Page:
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Investment analysis

In spite of the optimistic forecasts of most investors at the start of the

year, 2002 turned out to be an annus horribilis for equities, with most of

the world&#39s major stockmarkets suffering their third consecutive year on

year decline while at the same time turning in their worst performance

since 1974.

In the UK, the FTSE 100 index fell from 5217.4 at the start of the year to

3940.4, a fall of 22.2 per cent, with the market hampered by a

deteriorating corporate profits outlook, the further threat of terrorist

attacks and the ever-increasing threat of a War with Iraq. In addition,

insurance companies were again massive sellers of equities, thereby

quashing any attempts of a market rally.

There were also some high-profile casualties at the individual stock level,

with Marconi and Cable & Wireless losing 96 per cent and 86 per cent of

their value respectively while shares in news information group Reuters

ended the year nursing a loss of 74 per cent.

Further down the capitalistion scale, mid-cap stocks performed relatively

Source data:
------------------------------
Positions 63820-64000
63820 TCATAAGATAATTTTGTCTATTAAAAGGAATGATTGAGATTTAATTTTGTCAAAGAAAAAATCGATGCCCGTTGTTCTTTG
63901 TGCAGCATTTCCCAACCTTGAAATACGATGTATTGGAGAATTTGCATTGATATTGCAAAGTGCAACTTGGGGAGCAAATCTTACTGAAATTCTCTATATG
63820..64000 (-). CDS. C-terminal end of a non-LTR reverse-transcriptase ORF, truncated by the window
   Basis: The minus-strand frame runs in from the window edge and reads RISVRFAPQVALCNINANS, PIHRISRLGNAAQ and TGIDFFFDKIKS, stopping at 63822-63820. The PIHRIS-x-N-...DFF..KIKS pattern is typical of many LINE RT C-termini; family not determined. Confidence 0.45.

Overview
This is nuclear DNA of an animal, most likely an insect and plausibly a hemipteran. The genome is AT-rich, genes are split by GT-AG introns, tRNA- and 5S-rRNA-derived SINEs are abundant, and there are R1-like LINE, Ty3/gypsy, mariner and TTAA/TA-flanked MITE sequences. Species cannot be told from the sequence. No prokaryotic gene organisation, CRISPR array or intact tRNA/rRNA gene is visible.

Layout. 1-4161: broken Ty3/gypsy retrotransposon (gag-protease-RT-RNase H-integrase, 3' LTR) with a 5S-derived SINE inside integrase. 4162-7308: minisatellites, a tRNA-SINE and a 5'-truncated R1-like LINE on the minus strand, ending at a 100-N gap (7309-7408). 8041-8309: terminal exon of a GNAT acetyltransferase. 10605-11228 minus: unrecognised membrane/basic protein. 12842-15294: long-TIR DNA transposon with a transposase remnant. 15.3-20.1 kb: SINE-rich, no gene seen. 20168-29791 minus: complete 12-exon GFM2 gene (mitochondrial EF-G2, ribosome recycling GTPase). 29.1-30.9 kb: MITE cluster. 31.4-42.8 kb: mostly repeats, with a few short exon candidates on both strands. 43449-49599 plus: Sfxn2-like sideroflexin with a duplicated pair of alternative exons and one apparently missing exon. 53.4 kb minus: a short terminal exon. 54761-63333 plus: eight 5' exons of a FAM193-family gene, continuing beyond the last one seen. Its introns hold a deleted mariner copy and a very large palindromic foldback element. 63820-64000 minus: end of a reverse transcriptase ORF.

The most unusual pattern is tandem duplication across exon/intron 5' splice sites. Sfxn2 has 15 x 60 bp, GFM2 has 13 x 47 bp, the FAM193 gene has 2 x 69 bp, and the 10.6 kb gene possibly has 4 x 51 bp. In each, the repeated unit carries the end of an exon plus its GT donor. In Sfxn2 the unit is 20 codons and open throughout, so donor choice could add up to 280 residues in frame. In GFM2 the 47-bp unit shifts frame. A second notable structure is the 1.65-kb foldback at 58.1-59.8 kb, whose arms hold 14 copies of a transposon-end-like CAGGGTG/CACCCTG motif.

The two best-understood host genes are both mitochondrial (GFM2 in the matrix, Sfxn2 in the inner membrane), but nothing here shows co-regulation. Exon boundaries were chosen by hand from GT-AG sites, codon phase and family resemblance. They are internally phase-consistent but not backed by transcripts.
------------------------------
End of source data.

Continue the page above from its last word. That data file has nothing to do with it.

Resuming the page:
well compared with their larger counterparts earlier in the year, only to

fall away in the second half, with the FTSE 250 index ending the year 25

per cent lower. Meanwhile, small caps faired little better, with the Hoare

Govett Smaller Companies index falling by 24.3 per cent.

In the US, equities had an equally tough time with the collapse of Enron

and then WorldCom casting a shadow over the corporate sector while

investors also remained concerned over relatively high valuations on Wall

Street and the threat that the world&#39s largest economy may fall back into

recession.

For the third year in a row, technology shares suffered the steepest

losses, with the Nasdaq falling by 31.5 per cent. It was also a disastrous

year for the broader market, with the S&P 500 falling 29.8 per cent

although the Dow Jones Industrials index faired somewhat better, ending the

year 15.3 per cent lower.

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